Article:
But, what, indeed, is the case is that the ubiquitous media in our lives, becomes the influence, if not the content of who we are and who we will become. Now more than ever, we are what we eat, but also what we do, how we think and what we say and what we make. It is too pedestrian to say this is a remix generation.

What’s happening now in our world, is not combining two or three pieces of existing work to make something new. What’s happening now is what art and expression has always done: create work, music, photos, texts. We are creating statements about what is happening now and what’s happening now, always, in all these moments is in media, even if it is not immediately present.

But what sets apart society now from what’s been called a ‘remix culture’ is that because our lives are in media, even when we’re off the grid and disengaged, is a life and relationship with media.

Once, we used social media, personal websites and self-published books as a platform to share and post our ‘original’ works. While, though, others asked if there was ever an original piece of work. But now, we can barely even ask that question. Our lives are in media, as is our statements and our works, which are our lives, which too, are in the ubiquity of both being media and being in media.

But is it possible for media to be so ubiquitous that in fact, instead of people using media as a platform that we, the people are platforms for media?

Design, HCId, Language

We’ve become lonely, it seems

Jim Campbell
It sometimes seems feels like we can have anything we want, especially as it comes to information, shopping and now even tasks. Google it, get it on Amazon prime, send it to Taskrabbit. And there are mountains of ways to touch base with people we love (and also the people we just kinda like). I’m writing this to introduce an open topic and conversation.

We’re spending more time heads down than ever before. Hands to keyboard, finger to swipe, eyes to screen. It’s a remarkable tradeoff because we get to feel like we can have whatever we want, whenever we want at the cost of becoming screen zombies.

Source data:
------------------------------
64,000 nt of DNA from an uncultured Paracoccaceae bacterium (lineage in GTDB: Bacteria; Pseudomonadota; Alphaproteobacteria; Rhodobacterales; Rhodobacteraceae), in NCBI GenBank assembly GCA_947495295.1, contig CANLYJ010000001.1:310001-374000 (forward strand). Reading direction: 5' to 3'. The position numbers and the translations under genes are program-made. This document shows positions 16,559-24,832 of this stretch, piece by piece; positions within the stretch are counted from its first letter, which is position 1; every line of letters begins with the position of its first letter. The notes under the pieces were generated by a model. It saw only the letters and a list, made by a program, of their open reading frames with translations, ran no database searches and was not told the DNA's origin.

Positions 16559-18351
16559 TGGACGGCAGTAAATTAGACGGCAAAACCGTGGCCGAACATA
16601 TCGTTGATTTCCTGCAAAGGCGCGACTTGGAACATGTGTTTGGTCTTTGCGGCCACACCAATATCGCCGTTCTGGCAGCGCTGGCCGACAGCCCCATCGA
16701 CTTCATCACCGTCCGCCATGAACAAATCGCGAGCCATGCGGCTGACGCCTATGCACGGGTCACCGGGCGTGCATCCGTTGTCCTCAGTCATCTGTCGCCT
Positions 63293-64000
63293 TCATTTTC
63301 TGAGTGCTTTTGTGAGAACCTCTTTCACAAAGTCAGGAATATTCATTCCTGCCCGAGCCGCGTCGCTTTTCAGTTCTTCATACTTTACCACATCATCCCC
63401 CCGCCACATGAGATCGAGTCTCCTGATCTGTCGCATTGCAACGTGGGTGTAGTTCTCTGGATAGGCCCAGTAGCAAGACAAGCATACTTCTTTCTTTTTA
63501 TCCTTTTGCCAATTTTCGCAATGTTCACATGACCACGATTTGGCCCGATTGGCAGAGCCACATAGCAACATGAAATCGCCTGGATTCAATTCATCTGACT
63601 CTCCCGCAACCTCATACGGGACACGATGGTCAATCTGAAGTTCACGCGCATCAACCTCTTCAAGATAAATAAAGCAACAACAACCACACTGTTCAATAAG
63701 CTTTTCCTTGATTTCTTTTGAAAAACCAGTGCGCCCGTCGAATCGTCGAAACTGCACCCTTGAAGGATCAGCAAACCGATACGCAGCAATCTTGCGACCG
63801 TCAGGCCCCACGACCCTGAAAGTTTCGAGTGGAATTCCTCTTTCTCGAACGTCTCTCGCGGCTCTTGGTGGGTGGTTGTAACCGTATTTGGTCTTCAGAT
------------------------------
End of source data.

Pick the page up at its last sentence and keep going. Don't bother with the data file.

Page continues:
The New York Times posted an article today about the new slew of apps that help us find and discover people we know and people we could meet. Have we become so lonely that we need computers to help us do something as primal as sharing presence with other people? Why these apps now? Are the apps easier to build, are people needier for people, has it become more difficult to find people we love being with?

Finding friends online
Facebook, Twitter, Email and Instagram have specifically helped me stay tethered to people I care or want to care about. Sure. But they just as well create friction and false senses of closeness that do not replace natural interactions among people. I’m not sure we’ll ever create a technology that an replicate the experience of being physically near a person. But I do believe travel and city design will make it easier, faster and cheaper to be near people.

Finding love online
Online dating has become the second most common way to start a relationship, second to meeting through friends. I’m debating whether or not dating has become more difficult and how that’s related to technology because it also is inclusive of cultural and gender norms.  I’m in the throws of reading Marriage, a History that so far suggests in the last half decade our communities have put more pressure on our partners and marriage than ever before in history.